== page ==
Top 5 Terry Cloth Problems, Concerns & Solutions

Terry cloth problems concerns and solutions
The Most Common Terry Cloth Fabric Problems and Concerns (and Solutions, Too!)

Terry cloth is one of the most common fabrics around. It’s embraced not just by sewists and quilters, but professionals ranging from car detailers to restaurateurs as well. It’s literally everywhere, and most of us around the world use terry cloth in our bathrooms as bath towels and washcloths due to how absorbent and durable it is. 

But let’s say you’re interested in using terry cloth for your next sewing project, or have already tried and things didn’t go as planned. We’re guessing you’ve done some research online, typing “common terry cloth problems” into Google and getting limited results. 

Frustrating, we know. 

Here at Shannon Fabrics, terry cloth is one of our specialities — we offer several terry cloth colors and weights in waffle terry, Turkish terry and terry velour. And despite loving this versatile, durable fabric, we admit terry cloth is not without its share of unique problems and concerns. 

READ MORE: What is Terry Cloth? (Materials, Colors & Projects)

Luckily though, by keeping a few easy-to-remember points in mind, many of the issues you might face can be mitigated altogether. We’ve listened to the feedback from our customers, partners and vendors, so we know the problems everyday sewists face when working with terry cloth. 

Combine this insight with our experience developing high-quality terry cloth, and let’s just say we know a thing or two about the good and the bad when sewing with this often-underappreciated fabric. 


The Most Common Terry Cloth Fabric Problems and Concerns (and Solutions, Too!)

  1. Can terry cloth go in the washer or dryer (does terry cloth shrink)? (solution: warm water, low/medium heat)
  2. Do the edges of terry cloth fray? (solution: finish the cut edges)
  3. Does terry cloth shed, is it messy? (solution: give it a shake or throw in dryer)
  4. Is terry cloth baby-friendly? (solution: yes, after the first wash)
  5. Does terry cloth fabric snag? (solution: avoid velcro and and be careful removing stitches)

Problem #1: Can terry cloth go in the washer or dryer? Does terry cloth shrink, and does terry cloth bleed?

Let’s address these issues one by one. 

First, since most terry cloth is made with 100% cotton, it’s super friendly with both the washing machine and dryer. 

Second, because it’s 100% cotton, it will shrink through the first couple cycles. This is normal, and we suggest preshrinking your terry cloth pieces before incorporating them in your sewing project. 

READ MORE: 9 Best Sewing Projects and Uses for Terry Cloth Fabric

Lastly, most terry cloth is purchased in white, so you don’t have to worry about whether it bleeds or not. If you opt for a color other than white, it can bleed a bit when washed since cotton doesn’t hold it’s color quite as well as polyester. This is universal for all cotton fabric, not just terry cloth.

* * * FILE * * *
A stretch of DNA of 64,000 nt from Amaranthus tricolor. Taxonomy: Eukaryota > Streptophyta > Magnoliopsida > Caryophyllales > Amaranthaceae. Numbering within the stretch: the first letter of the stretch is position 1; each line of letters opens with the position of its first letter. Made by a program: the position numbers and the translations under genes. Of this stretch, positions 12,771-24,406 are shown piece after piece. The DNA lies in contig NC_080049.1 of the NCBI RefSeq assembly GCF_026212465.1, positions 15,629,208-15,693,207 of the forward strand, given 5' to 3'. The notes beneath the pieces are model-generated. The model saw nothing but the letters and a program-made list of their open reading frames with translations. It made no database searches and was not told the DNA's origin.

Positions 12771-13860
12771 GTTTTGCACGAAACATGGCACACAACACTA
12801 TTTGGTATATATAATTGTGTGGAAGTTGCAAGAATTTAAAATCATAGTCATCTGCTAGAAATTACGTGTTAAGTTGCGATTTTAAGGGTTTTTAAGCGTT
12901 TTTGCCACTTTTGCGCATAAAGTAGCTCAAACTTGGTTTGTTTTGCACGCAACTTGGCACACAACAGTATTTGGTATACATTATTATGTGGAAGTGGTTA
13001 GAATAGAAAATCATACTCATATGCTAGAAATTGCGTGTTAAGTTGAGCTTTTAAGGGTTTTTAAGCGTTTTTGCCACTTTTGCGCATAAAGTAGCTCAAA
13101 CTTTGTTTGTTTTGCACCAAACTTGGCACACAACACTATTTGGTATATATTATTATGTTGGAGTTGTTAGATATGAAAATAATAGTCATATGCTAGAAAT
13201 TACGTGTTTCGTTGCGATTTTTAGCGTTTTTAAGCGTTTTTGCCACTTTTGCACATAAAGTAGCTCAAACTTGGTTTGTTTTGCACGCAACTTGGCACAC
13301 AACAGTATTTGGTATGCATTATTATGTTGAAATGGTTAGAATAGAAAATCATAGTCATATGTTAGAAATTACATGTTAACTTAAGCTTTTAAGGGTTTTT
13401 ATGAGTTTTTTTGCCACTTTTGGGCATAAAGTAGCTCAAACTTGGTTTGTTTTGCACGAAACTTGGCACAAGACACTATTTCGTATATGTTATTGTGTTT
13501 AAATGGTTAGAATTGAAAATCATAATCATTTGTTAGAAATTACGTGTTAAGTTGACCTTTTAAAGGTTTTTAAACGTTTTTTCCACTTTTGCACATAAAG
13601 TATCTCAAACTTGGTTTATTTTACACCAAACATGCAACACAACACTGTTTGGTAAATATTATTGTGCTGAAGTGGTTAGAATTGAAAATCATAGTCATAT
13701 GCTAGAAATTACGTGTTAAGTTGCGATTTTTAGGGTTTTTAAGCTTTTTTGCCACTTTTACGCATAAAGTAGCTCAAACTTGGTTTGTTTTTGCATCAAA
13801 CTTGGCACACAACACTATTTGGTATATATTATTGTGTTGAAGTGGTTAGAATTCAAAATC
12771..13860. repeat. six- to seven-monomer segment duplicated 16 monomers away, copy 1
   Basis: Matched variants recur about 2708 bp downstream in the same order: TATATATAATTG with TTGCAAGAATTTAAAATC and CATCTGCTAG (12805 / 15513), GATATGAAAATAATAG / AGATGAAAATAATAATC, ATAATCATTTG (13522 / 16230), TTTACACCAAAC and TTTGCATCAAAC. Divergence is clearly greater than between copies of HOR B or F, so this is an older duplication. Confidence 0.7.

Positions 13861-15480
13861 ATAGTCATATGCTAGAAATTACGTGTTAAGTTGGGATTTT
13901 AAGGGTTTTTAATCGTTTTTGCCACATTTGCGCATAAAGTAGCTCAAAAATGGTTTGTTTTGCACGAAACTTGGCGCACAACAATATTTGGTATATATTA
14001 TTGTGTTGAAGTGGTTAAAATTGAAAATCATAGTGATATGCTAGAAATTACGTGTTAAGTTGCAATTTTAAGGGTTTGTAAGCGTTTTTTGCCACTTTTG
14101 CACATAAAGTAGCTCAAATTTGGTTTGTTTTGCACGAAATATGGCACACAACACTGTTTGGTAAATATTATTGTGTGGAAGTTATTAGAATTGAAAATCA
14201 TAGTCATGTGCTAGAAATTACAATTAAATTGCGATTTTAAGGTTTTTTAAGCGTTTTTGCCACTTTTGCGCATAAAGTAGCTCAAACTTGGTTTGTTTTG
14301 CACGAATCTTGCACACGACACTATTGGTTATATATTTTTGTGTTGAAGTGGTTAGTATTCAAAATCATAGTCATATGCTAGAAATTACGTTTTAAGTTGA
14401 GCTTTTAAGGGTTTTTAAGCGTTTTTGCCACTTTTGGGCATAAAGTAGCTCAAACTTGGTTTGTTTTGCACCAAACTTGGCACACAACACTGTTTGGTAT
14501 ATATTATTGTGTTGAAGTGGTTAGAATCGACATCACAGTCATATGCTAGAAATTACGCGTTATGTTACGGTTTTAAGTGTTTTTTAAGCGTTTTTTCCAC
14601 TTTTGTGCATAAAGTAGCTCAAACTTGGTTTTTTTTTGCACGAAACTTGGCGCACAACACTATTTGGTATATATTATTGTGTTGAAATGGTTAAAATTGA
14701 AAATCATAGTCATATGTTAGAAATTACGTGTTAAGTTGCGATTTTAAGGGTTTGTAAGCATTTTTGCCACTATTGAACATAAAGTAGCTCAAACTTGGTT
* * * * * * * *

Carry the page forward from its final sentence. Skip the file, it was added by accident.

Solutions for machine washing and drying terry cloth

This is easy, but before you throw your terry cloth fabric or towels into the washer and dryer, be sure to double check that it’s 100% cotton and not mixed with other materials (it can sometimes be infused with spandex).

If your terry cloth is 100% cotton, feel free to wash with cool/warm water on gentle and dry on low/medium heat to limit the color fading and prolong the life of the fabric. Expect your dyed terry cloth to bleed a bit, so be sure to wash by itself for the first couple loads then with similar colors moving forward, just as you would a pair of jeans. 

Problem #2: Do the edges of terry cloth fray?

Since terry cloth is a woven fabric covered in loops of thread, the edges will fray pretty quickly once cut. The raw edges will start to unravel and give the edge a “messy” look if not addressed. Luckily there are several easy ways to not only limit this fray, but also prevent your terry cloth from fraying in the first place. 

Solutions for managing frayed edges of terry cloth

From cutting with the right tools to finishing the cut edges, here are four unique ways to keep terry cloth fraying to a minimum. 

Cutting techniques to reduce terry cloth fraying 

Contrary to common belief, it doesn’t matter if you cut with or against the nap — since terry cloth is woven, it will start to fray if cut in either direction. From a design standpoint, always cut in the same direction to keep your pieces consistent throughout your sewing project. 

One way to limit the fray is to use pinking shears when cutting, and take your time when making your cuts. We especially like these pinking shears by Famore

Using a binding stitch to prevent terry cloth fraying

Ultimately, a serger is the best way to close off unfinished terry cloth seams. We know not everyone has access to a serger, so a sewing machine works as well — just use a straight stitch along the raw edge, then double back with a zigzag stitch. 

READ MORE:How Much Does Terry Cloth Cost? A Guide to Terry Cloth Prices

You can also use Cuddle® minky fabric as binding for the raw edges of terry cloth to prevent fraying. Our National Educator Teresa Coates goes step-by-step on how to sew binding with Cuddle® minky fabric in our Sew Together Tuesday video series (see below).


Problem #3: Does terry cloth shed? Is terry cloth messy?

In a similar vein to the frayed edges above, terry cloth also sheds when cut. This is because as your scissors (or the fabric blade) cuts through the fabric, it’s splitting the loop piles that stand up off the base of the fabric. Fortunately, managing terry cloth mess is simple and straightforward.

Solutions for dealing with terry cloth mess

After you’ve cut your pieces, simply give them a shake to dislodge any loose cotton fibers. Since terry cloth is made with heavier cotton threading, this mess is much easier to collect and vacuum up than other polyester fabrics. 

READ MORE: Terry Cloth vs. Microfiber Fabric: A Side-By-Side Comparison

If you’re cutting a larger amount of terry cloth (for a bathrobe, for example), it’s easier to throw your pieces in the dryer with a damp washcloth for 10-or-so minutes. The lint trap will catch the loose fibers and prevent them from spreading all over your sewing room.